This content is from: Portfolio
Michael Hintze’s CQS Is Experiencing a Nightmare
The credit-oriented multistrategy firm manages several of the worst-performing hedge funds so far this year.
CQS is facing its worst crisis since Michael Hintze founded the London-based credit-driven multistrategy firm in 1999.
At least three of its funds are among the worst-performing hedge funds this year after posting massive losses in March alone, when the global financial markets were in free fall. Other funds have posted smaller declines. These huge losses have raised questions about the future direction of the firm, which was managing $20 billion at the beginning of the year.
In March alone, the CQS Directional Opportunities Fund, which Hintze manages himself, lost more than 33 percent, according to a document from investment bank HSBC that tracks hedge fund returns. As a result, it was down 35 percent for the quarter.
The Financial Times reported that the fund suffered an additional double-digit loss in April, bringing its year-to-date losses to a staggering 50 percent for the year. The fund was hurt by bets on the energy industry, according to the report.
As a result, the fund, which was managing about $3 billion at the beginning of the year, is now down to $2 billion.
In addition, the CQS ABS Fund, which specializes in asset-backed securities, lost more than 43 percent in March alone and fell roughly 42 percent for the quarter, according to HSBC.
The CQS Diversified Fund, which is a fund of CQS funds, lost more than 23 percent in March, essentially accounting for all of the fund’s losses in the first quarter.
Many large institutions reportedly have money invested with CQS. They include the State Teachers Retirement System of Ohio, the Ohio Public Employees Retirement System, West Virginia Consolidated Public Retirement Board, and Texas County & District Retirement System. None of these institutions responded to a request for comment.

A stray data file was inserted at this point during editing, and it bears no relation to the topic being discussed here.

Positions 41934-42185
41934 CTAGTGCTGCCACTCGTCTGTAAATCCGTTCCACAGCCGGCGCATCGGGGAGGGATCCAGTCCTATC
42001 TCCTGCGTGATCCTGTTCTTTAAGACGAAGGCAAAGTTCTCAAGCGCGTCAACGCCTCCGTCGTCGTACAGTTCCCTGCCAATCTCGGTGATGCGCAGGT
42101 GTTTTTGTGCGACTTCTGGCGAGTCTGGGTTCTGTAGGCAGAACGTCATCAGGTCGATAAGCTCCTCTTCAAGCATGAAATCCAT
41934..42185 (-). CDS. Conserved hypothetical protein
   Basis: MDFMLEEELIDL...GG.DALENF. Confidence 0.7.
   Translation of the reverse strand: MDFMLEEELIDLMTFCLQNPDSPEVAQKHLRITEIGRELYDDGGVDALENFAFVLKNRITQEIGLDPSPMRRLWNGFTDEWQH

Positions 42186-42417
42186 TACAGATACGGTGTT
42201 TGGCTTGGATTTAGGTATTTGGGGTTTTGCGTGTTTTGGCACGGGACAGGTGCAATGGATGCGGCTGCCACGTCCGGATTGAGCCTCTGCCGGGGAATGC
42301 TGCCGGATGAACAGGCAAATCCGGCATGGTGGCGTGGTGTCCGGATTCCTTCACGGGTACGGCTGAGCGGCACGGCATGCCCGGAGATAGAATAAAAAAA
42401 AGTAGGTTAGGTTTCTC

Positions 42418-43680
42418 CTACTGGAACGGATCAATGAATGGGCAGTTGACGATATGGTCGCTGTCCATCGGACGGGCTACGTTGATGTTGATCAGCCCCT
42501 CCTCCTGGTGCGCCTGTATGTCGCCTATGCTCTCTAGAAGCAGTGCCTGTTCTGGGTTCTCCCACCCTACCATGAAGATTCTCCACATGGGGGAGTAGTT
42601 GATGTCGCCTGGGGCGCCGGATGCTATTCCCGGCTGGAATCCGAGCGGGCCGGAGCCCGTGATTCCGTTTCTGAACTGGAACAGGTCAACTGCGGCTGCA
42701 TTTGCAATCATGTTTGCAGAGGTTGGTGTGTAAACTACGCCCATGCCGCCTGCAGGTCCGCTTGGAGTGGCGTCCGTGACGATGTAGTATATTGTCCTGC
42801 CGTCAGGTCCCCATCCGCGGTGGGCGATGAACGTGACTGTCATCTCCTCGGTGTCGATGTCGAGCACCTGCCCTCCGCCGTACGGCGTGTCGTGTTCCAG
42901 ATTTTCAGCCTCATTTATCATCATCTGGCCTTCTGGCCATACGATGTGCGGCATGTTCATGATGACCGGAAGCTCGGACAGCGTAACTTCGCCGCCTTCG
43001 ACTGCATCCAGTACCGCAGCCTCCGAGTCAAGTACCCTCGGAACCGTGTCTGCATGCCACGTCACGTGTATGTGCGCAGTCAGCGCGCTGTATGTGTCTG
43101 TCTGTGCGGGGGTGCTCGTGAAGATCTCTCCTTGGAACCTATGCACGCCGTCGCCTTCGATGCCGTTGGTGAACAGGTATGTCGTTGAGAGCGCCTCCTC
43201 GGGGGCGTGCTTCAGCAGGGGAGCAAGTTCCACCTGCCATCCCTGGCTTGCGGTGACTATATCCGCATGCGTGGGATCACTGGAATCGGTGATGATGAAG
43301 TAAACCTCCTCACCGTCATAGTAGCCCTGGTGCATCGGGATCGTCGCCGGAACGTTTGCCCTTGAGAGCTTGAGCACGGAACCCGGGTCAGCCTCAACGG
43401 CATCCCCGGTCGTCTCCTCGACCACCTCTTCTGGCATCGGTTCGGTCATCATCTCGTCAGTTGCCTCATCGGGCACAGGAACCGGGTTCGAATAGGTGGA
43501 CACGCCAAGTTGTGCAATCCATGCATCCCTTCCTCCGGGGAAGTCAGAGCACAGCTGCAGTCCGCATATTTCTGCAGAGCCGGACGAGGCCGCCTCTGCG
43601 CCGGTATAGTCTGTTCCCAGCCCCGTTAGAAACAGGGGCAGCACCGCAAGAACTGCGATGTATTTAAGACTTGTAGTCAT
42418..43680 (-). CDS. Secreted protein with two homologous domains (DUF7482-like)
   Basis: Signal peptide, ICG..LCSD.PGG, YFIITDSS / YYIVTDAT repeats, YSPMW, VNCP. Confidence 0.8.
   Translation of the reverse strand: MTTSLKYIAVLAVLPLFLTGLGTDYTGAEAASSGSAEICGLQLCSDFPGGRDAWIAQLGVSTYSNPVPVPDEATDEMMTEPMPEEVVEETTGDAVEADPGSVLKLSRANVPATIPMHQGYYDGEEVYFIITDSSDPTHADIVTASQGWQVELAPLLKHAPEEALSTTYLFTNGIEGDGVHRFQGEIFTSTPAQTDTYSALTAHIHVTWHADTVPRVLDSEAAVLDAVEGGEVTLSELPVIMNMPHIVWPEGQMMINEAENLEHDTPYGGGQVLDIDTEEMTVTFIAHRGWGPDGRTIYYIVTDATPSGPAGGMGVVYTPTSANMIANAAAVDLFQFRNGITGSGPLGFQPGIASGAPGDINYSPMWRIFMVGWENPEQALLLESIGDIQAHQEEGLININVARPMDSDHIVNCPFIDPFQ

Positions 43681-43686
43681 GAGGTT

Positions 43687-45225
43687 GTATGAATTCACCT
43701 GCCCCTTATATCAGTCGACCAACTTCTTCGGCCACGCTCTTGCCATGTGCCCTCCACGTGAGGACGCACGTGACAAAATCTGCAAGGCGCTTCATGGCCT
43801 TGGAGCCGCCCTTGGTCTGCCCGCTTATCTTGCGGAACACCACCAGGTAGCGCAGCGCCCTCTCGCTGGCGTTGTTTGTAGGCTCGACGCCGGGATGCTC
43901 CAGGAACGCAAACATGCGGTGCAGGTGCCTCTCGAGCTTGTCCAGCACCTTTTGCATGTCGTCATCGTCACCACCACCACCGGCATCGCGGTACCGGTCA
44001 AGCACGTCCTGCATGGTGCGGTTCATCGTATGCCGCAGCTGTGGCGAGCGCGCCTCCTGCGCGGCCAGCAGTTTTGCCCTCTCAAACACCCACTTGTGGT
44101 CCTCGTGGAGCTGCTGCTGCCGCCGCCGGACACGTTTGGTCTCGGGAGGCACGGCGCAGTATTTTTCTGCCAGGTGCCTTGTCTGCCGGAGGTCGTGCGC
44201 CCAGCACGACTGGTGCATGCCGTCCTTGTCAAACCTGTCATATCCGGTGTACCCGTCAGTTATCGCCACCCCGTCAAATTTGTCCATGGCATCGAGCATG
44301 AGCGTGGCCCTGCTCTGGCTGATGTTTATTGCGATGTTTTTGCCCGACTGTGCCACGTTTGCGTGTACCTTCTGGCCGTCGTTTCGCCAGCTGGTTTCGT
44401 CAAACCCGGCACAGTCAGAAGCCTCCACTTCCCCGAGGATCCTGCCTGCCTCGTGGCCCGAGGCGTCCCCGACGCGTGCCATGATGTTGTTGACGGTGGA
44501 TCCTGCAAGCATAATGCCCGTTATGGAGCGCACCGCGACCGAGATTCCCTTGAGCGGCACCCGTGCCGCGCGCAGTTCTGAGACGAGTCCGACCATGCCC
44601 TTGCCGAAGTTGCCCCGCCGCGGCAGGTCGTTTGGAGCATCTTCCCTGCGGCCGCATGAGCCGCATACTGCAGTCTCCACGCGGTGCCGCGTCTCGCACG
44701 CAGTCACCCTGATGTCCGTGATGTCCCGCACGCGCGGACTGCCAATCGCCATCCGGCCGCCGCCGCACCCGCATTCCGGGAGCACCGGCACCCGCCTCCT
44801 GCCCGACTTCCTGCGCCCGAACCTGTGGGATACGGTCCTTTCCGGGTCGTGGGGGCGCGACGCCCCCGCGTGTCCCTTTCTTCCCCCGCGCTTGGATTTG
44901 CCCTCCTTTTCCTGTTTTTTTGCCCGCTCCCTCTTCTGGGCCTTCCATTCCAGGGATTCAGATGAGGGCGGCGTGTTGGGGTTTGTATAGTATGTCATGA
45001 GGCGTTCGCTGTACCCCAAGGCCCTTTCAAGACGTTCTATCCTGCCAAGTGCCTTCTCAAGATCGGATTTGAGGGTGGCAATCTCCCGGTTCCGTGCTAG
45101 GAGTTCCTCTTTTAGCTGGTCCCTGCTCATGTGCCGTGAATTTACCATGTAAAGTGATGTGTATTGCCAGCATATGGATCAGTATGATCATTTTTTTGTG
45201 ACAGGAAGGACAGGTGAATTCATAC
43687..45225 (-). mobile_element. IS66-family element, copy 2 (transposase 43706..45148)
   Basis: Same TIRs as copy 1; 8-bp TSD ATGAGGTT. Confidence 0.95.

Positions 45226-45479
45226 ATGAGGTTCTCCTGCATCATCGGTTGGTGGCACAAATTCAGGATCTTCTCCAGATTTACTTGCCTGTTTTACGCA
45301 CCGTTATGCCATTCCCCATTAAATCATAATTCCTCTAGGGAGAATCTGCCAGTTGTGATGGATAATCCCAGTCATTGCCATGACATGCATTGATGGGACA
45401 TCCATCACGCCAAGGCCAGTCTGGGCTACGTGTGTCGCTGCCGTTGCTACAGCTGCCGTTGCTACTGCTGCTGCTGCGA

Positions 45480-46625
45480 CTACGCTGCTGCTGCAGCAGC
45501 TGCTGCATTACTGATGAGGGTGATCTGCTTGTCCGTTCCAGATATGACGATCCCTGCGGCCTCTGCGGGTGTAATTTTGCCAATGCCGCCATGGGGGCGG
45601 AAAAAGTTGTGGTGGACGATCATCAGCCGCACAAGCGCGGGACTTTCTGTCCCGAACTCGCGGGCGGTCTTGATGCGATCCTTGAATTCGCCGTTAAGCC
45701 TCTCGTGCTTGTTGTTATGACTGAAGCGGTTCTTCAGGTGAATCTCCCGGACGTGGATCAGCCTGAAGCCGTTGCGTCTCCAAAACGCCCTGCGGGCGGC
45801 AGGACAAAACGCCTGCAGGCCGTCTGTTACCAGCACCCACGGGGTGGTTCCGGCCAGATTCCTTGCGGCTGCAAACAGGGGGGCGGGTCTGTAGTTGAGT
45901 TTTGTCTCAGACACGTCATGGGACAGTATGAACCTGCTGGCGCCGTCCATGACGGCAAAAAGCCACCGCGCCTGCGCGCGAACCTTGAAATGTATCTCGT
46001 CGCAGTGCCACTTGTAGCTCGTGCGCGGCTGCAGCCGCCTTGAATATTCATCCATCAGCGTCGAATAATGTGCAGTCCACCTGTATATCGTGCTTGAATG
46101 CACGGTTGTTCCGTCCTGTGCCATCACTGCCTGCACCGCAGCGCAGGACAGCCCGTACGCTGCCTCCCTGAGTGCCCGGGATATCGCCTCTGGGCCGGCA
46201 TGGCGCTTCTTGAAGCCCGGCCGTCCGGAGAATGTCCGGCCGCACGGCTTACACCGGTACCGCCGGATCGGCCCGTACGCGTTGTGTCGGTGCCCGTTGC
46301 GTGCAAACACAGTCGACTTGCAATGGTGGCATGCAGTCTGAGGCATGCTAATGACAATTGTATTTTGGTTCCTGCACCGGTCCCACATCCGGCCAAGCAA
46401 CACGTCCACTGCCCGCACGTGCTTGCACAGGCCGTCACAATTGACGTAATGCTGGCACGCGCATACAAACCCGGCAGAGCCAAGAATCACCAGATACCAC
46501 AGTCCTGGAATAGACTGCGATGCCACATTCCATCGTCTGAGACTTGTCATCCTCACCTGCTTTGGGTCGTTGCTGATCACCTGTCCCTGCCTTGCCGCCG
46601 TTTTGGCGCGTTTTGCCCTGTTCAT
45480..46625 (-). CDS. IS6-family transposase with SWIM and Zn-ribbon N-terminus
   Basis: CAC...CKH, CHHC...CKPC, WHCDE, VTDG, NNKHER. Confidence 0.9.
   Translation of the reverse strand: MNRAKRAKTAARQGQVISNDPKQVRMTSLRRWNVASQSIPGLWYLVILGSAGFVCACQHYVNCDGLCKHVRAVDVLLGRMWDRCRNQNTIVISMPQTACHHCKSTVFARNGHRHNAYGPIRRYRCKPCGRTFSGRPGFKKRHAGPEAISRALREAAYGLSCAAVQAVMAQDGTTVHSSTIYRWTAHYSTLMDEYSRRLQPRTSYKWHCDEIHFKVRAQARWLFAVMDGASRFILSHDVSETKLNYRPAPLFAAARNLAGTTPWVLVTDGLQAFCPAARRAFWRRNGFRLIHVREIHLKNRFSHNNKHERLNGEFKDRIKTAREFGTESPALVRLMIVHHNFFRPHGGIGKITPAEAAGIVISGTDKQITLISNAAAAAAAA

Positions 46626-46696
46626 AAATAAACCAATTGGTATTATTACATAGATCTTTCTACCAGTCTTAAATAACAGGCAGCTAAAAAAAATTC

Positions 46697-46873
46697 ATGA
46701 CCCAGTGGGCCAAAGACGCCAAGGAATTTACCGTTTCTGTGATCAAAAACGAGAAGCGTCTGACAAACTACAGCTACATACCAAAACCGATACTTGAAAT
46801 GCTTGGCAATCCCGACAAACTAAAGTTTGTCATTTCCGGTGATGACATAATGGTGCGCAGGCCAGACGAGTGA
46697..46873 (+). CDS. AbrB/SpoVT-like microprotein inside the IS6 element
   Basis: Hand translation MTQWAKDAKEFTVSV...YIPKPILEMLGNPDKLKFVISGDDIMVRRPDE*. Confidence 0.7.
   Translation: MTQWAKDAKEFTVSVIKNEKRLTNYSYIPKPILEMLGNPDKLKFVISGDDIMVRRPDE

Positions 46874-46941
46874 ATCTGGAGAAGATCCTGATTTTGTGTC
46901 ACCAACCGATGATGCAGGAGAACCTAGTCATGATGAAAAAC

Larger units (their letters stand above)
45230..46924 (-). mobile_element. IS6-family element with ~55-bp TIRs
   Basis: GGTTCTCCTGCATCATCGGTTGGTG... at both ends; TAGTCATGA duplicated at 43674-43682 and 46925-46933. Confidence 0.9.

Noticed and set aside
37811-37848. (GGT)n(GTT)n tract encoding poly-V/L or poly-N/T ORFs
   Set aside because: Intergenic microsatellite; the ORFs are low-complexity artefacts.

The Texas fund made a $100 million investment with CQS Directional Opportunities Feeder Fund in December 2017 and two additional $50 million investments in 2018, according to documents on the pension fund’s website.
Other CQS funds have fared better, but they are much smaller.
For example, the CQS Global Convertible Arbitrage Master Fund lost just 4.7 percent in March and 4.5 percent for the quarter, according to HSBC.
The firm’s global relative-value fund, meanwhile, surged 40 percent for the quarter, while its Asian macro fund rose 11 percent for the period, according to a person familiar with the firm.
CQS declined to comment.
[II Deep Dive: CQS’s Hintze Is ‘Cautiously Optimistic’]
A person familiar with the firm stressed that most of the losses are unrealized and marked to market and that the firm has a stable, diversified platform.
This person also said the firm has seen substantial net inflows of assets this year, although it is not clear when these flows took place.
Hintze began his career at Salomon Brothers in 1982 before moving on to Goldman Sachs, where he was head of U.K. equity trading, building the bank’s euro convertible and warrants business in London. He then joined Credit Suisse First Boston, where he created the business that would become CQS Convertible & Quantitative Strategies Fund.
Last year Hintze personally made $350 million, ranking number 21 on Institutional Investor’s Rich List, the annual ranking of the highest-earning hedge fund managers. Altogether he has qualified for the prestigious ranking six times.
In 2019 CQS Directional Opportunities posted a 12 percent gain, while CQS ABS rose 8.1 percent, according to another person familiar with the firm.
So far, 2020 is shaping up to be the firm’s worst year since 2015, when most of its funds lost money, albeit by single-digit rates, according to HSBC.
CQS Directional Opportunities also lost about 3 percent in 2018.
CQS appears to have terminated its long-standing practice of providing performance results to HSBC, which did not include CQS’s results in its most recent weekly scorecard of hedge fund performance figures.